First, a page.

Internet Memes: the next best NFT?

With the sale of Non-Fungible Tokens becoming popularised by the mainstream media, their appearances and features are also becoming more popular in day-to-day life. NFTs commodify digital creations, like artwork, images or music, and are single files that can be sold and purchased, like bitcoin. They provide the owner of the NFT with a certificate of ownership of the file, and, as the files are one-of-one, their coding means that they cannot be copied or traded, only increasing their value.

Internet memes are images or videos that become exceptionally popular on the internet that contain a humorous and parody element. They are the latest file type to begin appearing in NFT sales. 

A familiar meme features 5-year-old Zoë Roth, now 21, with a devilish grin in the foreground of a controlled house fire, and has been superimposed onto thousands, if not millions, of other people’s social media pages, in an attempt to make humour of a disastrous or unfortunate situation. Titled ‘Disaster Girl’, the original meme was sold on April 29th this year as an NFT for 180 Ethereum (a form of cryptocurrency), equating to £341,000, to an NFT collector known as @3FMusic.

Another meme that gained fame in 2020, features four men dressed up in front of an ‘All Bar One’ bar in Birmingham before a night out in 2019. Distinguishably known as ‘Four Lads in Jeans’, the image has been acknowledged by celebrities including Piers Morgan, Liam Gallagher and Conor McGregor, who all shared the image on their social media pages. The individuals in the photo; Jamie Philips, Connor Humpage, Kevin Rooney and Alex Lacey, subsequently experienced harassment and online bullying, with Alex receiving death threats to his work phone after his phone number was leaked to the public. After experiencing the negatives of the internet, the four men have decided to sell their image as an NFT and are working with cyber-bullying charity, CyberSmile, to raise awareness of online trolling. If their sale is successful, they are planning to make a donation to the charity to increase their funding to prevent cyber bullying.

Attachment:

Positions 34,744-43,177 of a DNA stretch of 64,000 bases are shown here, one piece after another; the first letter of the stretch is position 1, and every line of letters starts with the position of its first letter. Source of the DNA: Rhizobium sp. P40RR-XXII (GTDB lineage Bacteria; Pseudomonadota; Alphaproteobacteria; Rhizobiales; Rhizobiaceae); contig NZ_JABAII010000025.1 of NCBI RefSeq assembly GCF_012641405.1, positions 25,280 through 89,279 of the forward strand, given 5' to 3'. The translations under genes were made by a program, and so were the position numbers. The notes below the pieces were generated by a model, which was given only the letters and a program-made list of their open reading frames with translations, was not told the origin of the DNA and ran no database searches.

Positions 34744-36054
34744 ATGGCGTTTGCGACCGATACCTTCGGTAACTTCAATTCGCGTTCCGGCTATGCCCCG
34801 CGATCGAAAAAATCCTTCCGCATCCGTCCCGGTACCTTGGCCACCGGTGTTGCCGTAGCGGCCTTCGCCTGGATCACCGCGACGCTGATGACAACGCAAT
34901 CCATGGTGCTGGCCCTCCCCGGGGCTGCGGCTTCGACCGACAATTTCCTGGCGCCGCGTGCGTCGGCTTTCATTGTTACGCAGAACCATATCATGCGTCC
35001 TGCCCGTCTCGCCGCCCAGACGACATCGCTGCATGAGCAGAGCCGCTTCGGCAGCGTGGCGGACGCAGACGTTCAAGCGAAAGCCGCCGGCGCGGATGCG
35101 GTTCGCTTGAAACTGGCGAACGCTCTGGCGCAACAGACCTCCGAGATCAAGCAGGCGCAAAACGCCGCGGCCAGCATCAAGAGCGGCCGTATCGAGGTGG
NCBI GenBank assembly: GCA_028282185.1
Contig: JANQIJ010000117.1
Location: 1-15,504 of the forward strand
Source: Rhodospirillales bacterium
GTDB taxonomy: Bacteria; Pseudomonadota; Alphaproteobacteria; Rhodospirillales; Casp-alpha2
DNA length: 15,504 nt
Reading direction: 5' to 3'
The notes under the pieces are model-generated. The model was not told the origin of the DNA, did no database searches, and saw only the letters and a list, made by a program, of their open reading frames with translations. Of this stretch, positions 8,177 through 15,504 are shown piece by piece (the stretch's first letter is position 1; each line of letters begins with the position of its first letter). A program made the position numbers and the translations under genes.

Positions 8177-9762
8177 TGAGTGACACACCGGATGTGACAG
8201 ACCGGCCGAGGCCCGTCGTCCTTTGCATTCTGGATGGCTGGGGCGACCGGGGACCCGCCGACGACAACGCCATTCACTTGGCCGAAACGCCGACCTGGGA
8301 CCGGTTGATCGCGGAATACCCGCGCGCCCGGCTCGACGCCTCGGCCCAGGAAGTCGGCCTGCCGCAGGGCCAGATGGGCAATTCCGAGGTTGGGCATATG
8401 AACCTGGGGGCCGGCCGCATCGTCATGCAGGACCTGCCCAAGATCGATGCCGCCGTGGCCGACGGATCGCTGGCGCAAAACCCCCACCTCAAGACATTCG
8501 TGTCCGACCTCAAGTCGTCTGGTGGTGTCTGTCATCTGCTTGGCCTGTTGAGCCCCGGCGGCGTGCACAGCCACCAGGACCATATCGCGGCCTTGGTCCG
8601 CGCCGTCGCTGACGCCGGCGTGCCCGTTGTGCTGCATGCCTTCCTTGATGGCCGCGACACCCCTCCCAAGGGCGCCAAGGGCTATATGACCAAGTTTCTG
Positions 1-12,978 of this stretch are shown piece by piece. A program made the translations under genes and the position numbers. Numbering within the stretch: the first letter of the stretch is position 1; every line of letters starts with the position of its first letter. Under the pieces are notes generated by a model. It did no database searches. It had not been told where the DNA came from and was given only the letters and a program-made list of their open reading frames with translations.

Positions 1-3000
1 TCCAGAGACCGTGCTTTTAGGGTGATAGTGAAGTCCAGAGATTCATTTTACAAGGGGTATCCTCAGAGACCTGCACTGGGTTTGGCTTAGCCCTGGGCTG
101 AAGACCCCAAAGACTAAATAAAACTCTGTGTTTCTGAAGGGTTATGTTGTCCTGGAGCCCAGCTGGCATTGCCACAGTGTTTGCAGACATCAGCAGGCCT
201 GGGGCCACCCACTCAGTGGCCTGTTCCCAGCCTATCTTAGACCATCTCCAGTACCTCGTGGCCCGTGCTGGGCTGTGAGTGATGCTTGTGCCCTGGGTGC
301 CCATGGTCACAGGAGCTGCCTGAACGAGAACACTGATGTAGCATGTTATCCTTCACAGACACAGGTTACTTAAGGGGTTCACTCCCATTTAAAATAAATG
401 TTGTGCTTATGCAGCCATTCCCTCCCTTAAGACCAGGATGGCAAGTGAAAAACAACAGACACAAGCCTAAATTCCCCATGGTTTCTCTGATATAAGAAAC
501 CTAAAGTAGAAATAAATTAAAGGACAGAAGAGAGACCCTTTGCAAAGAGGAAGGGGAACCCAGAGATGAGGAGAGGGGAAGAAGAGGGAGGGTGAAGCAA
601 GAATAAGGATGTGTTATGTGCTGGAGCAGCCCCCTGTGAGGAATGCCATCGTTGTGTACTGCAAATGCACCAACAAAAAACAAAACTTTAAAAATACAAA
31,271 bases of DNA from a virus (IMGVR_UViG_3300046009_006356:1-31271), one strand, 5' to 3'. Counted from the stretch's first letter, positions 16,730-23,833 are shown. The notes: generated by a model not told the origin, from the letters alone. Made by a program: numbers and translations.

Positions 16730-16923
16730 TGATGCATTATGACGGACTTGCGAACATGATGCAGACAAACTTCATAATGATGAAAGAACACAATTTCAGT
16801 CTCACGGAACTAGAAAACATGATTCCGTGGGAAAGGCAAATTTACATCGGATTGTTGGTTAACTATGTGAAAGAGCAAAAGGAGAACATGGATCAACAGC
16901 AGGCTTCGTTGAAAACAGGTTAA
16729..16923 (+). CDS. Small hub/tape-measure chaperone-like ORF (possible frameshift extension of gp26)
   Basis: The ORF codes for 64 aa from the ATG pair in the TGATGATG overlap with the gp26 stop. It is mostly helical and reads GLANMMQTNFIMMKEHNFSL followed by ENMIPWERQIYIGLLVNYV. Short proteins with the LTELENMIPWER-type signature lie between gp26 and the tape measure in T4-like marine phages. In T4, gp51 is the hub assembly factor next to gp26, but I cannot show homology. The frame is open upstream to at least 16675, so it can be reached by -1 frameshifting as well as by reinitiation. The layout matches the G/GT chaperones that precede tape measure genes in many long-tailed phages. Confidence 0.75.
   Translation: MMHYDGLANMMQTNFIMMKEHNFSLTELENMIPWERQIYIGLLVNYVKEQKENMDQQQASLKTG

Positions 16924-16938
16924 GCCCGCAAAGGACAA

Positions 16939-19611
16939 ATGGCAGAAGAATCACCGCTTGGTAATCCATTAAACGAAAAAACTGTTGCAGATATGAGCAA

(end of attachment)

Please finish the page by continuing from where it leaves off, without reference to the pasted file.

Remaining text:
Their NFT has a reserve price set at £1 million on the NFT auction site Rarible. The auction began on Thursday 6th May, and is open until Thursday 13th of May, however, their highest bid is currently sat at $4.91. Masha Vyazemskaya, head of communications at Rarible, has said that the sale of the ‘Four Lads in Jeans’ meme is an opportunity for a member of the public to own a piece of internet history, and that memes, as a phenomenon, are native to the concept of NFTs.

Reactions to this sale have been mixed, with some public claiming that an NFT’s purposes is for providing small artists with the opportunity to benefit greatly and has not been used here for that purpose. While other members of the public are supporting the modernised auction, as it raises awareness of internet trolling and bullying. 

Selling online memes as NFTs provides the original content creators with the opportunity to turn a possibly negative experience into something positive and beneficial. With NFTs becoming the modern route to memorabilia, and with the internet being a fundamental element to today’s living, internet memes’ selling points are expected to increase in value and desirability.

If you have any questions regarding NFTs, or a query concerning another form of Intellectual Property, please don’t hesitate to get in contact with the team at Lawdit today.

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